When I was a classroom teacher, one year I was hit, kicked, bitten, or scratched every single day. Two bites sent me to the doctor. I still have scars on my hands from scratches. It took a huge mental toll. I became depressed. I would even automatically flinch from other children who were just playing. Violence against teachers is a serious issue. But sometimes it feels like admin and politicians are sitting down, reading the newspaper, or asking for more data when teachers are trying to tell them it’s on fire.

That year, I had multiple students with behavior intervention plans. But I didn’t leave the classroom because of the kids. Even despite the behaviors, I absolutely ADORED them all. Ten years later I think about them frequently and hope they are doing well.

I left the classroom after that year because of lack of admin support in properly addressing the issues. Admin did not have a great understanding of behavior. They didn’t grasp when to reward and when to wait for compliance. My admin did not understand how their reactions to these behaviors increased the behavior rather than extinguishing them. I’ve since learned that there is protective gear available for special education teachers. Nobody ever informed me of this while I was in the classroom. You can find out more here. Protective clothing helps in an immediate crisis, but it can’t be the only solution offered to special education teachers.

My students, due to the nature of their disabilities and their young age, did not fully understand the pain they were inflicting on me and my paraprofessionals. They were in elementary school, which helped make the injuries to others less severe.. However, this issue occurs in middle school and high school, and the results are serious. I have heard of other teachers getting punched in their stomachs while pregnant, teachers being out for extended time because of concussions, and other injuries with devastating consequences. Sometimes the kids understand what they are doing, and sometimes they don’t. But the result to the teacher is the same.

Behavior Intervention Plans are important. But without an underlying understanding of psychology and behavior, they are often implemented incorrectly.

While BIPs are easy to implement incorrectly, it’s also important to not jump to blame teachers when students are becoming violent. A teacher could implement a BIP perfectly, but that doesn’t mean a student will behave perfectly. Behavior takes time to change; sometimes a lot of time. A BIP is not a magical document that prevents violent behavior by its mere existence. When teachers are getting beat up and others say it’s because you didn’t do XYZ (even when they did do XYZ to the best of their ability), it’s victim blaming.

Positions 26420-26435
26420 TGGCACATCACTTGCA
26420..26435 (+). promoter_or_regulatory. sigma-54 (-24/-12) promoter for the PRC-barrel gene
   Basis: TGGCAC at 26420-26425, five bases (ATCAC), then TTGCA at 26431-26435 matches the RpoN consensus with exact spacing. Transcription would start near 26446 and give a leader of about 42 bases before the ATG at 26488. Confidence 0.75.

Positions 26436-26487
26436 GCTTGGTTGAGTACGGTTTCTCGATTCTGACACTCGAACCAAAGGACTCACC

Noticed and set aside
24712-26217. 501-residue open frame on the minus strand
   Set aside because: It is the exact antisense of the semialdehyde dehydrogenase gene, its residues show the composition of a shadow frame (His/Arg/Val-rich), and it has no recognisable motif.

What we really should be asking is why so many special education students (and gen ed kids) are acting violently. Besides students behaving violently, but there are also students eloping, and students refusing to work. Together, we have the trifecta of fight, flight, or freeze.

The fight, flight, or freeze response is a response to danger. What is happening in our schools that our kids are feeling deeply threatened? We keep hearing that kids are acting in ways that they didn’t used to when we were kids. That the behaviors are so different. We’re being asked to implement all sorts of behavior interventions, both general and special ed teachers alike. We need to be asking what changed and how to fix it. The system is broken, not our kids.

Violence against teachers is a bigger problem than is being recognized. Immediately, we need to find ways to balance the teachers realistic need for safety in the workplace with students rights to FAPE and least restrictive environment. Longer term, we need to identify what it is about our school system nationwide that is causing the fight, flight, or freeze response in our students.

Before we write a BIP, we look at the ABCs of behavior, the Antecedent, the Behavior, and the Consequence. Because IEPs are by their very nature, we’re looking at these problems on an individual basis. But there appears to be a larger pattern going on. We need to look at  the system wide antecedent causing so much turmoil for our kids.

The consequences of not doing so are already becoming clear. According to the Education Week Research Center, who analyzed ten years of federal data, the number of special education teachers has shrunk by 17%. I likely was included in this number. I’m certain that many others left for reasons similar to me. With less special education teachers, and the same amount of students needing services, kids aren’t getting what they need. For some of those kids, it logically follows that problematic behaviors may increase when their needs aren’t getting met. Which in turn could be pushing even more special education teachers out the door. That’s a dangerous cycle for everybody.

I don’t know what it is about our system that is causing these behaviors. But I’d like to know your thoughts. What do you think is causing this epidemic? What do we need to do to solve it?

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